If looks sell, then this games sells the system. It looks like a PS3 title, based on the little we have seen. We hope they have some more open, outdoor levels in the real game so that we can see if the PSVita can do those graphics away from small areas of play.

Our only problem with the game, based on this very small demo, is that Uncharted feels a little too much like a ‘Sony Bend’ game and not a Naughty Dog game. If you have played any of the Syphon Filter games on the PSP you’ll know what I mean. Those were great games, but enemy AI and the ‘situations’ were a bit simple and basic. We felt we were playing through a level of those games, especially with the sniping section. It is only a demo, so let us hope the game is more intelligent, and not just Syphon Filter in Uncharted’s clothes with nicer textures and more polygons.

ModNation Racers

Sony’s alternative to Mario Kart; some of us have never truly taken to this game, simply as the handling is so spongy. However this might be no fault of the game, and simply be a result of us (like most other people) being conditioned for Mario Kart. Either way that spongy handling is still there, which is a little disappointing. It does look like nice; but to be honest the PSP version looked nice too.

What makes this version stand out is the online functionality and, more importantly, the superb track building tools which use both touchscreens. These are used in ways which are very natural and intuitive. For example on the track editor you can raise or lower elements (such as scenery or the track itself). Tap on the front screen to raise and tap on the rear screen to lower. This best demonstrated how the touchscreen can suddenly make not so new ideas far more accessible, and the rear screen takes that logic to a new level.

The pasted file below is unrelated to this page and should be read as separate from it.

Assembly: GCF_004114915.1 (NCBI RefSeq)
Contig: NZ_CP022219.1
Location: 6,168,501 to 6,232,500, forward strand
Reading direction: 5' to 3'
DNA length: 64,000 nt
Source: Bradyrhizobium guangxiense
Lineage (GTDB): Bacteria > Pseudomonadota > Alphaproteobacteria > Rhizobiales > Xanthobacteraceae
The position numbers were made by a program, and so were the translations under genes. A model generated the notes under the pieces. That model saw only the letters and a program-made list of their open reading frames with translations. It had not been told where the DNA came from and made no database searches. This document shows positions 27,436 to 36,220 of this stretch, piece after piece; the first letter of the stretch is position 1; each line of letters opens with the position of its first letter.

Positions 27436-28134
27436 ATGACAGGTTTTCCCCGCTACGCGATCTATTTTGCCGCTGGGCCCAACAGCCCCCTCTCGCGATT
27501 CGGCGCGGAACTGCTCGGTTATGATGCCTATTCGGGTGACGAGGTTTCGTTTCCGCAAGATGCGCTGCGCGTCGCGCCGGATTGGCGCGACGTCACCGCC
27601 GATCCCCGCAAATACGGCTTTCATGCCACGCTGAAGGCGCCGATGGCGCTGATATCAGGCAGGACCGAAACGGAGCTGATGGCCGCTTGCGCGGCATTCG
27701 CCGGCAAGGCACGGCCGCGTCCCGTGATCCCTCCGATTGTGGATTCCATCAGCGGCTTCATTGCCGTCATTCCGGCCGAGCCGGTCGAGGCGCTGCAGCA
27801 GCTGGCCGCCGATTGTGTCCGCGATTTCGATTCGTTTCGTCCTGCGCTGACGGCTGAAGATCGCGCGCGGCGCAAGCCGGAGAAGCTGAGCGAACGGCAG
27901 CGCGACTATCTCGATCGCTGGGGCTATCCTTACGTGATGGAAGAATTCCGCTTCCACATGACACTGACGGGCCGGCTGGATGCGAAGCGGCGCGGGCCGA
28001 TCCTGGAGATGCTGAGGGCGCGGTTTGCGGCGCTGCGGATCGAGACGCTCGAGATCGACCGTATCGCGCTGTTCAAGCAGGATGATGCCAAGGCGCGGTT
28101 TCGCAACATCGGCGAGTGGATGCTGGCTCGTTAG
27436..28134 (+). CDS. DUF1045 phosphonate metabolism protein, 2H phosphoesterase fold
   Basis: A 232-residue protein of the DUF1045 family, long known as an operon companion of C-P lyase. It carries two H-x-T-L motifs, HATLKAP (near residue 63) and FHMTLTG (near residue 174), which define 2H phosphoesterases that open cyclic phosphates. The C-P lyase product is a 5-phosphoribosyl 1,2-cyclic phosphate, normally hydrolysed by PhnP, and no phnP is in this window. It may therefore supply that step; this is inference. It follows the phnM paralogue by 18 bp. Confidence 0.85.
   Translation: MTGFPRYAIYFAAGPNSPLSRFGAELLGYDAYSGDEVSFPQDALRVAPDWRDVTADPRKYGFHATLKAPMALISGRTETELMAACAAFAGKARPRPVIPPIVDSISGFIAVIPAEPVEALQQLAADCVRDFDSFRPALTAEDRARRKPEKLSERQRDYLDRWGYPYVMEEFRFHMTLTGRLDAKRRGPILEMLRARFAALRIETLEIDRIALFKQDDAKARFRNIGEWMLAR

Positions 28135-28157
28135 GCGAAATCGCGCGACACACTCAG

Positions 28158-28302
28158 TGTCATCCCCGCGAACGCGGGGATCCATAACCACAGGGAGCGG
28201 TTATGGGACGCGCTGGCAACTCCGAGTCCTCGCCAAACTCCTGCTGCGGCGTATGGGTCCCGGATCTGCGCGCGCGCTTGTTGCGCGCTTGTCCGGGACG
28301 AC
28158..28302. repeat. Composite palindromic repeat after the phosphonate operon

MotorStorm RC

This was a lively little game. To be honest, there is very little Motorstorm about it. It is not a traditional 3D racer, but one which harks back to the 16 bit days of off-beat racing games, such as Skidmarks on the Amiga. As with Skidmarks it’s very non-offensive fun. Races are very short, so the game has that ‘just one more go element’. The game is one of the first to offer the ‘buy one copy for both PS3 and PSVita’ technology. Whilst PS3 users and Vita users cannot play against each other, all online leaderboard and community features will be shared.

This will be a digital, PSN release and it will be one of the launch titles. If priced fairly this will offer compelling and honest fun gaming, something often missing in modern videogames.

Ultimate Marvel vs Capcom 3

Not a lot to say here. It is Marvel vs Capcom, in your hands and with terrific graphics. If you want a serious fighter in your hands you’ll want this. It is fast, fluid and looks amazing. There seemed to be a huge list of characters to choose from, and it was comfortable to play.

We think it’ll be the only (serious) fighter at launch, but it also looks like it’ll be setting the standard for the others that follow at a high mark.

Little Deviants

It’s a minigame collection. A little bit Super Monkey Ball, a little bit Face Raiders (from the 3DS) and a little bit this and that from every other mini-collection on the market!

This has been relegated to a title which is simply a tech demo to show off the PSVita’s control options. Based upon the lack of people playing it at the event, it’s fair to assume that it has not garnered a whole lot of interest.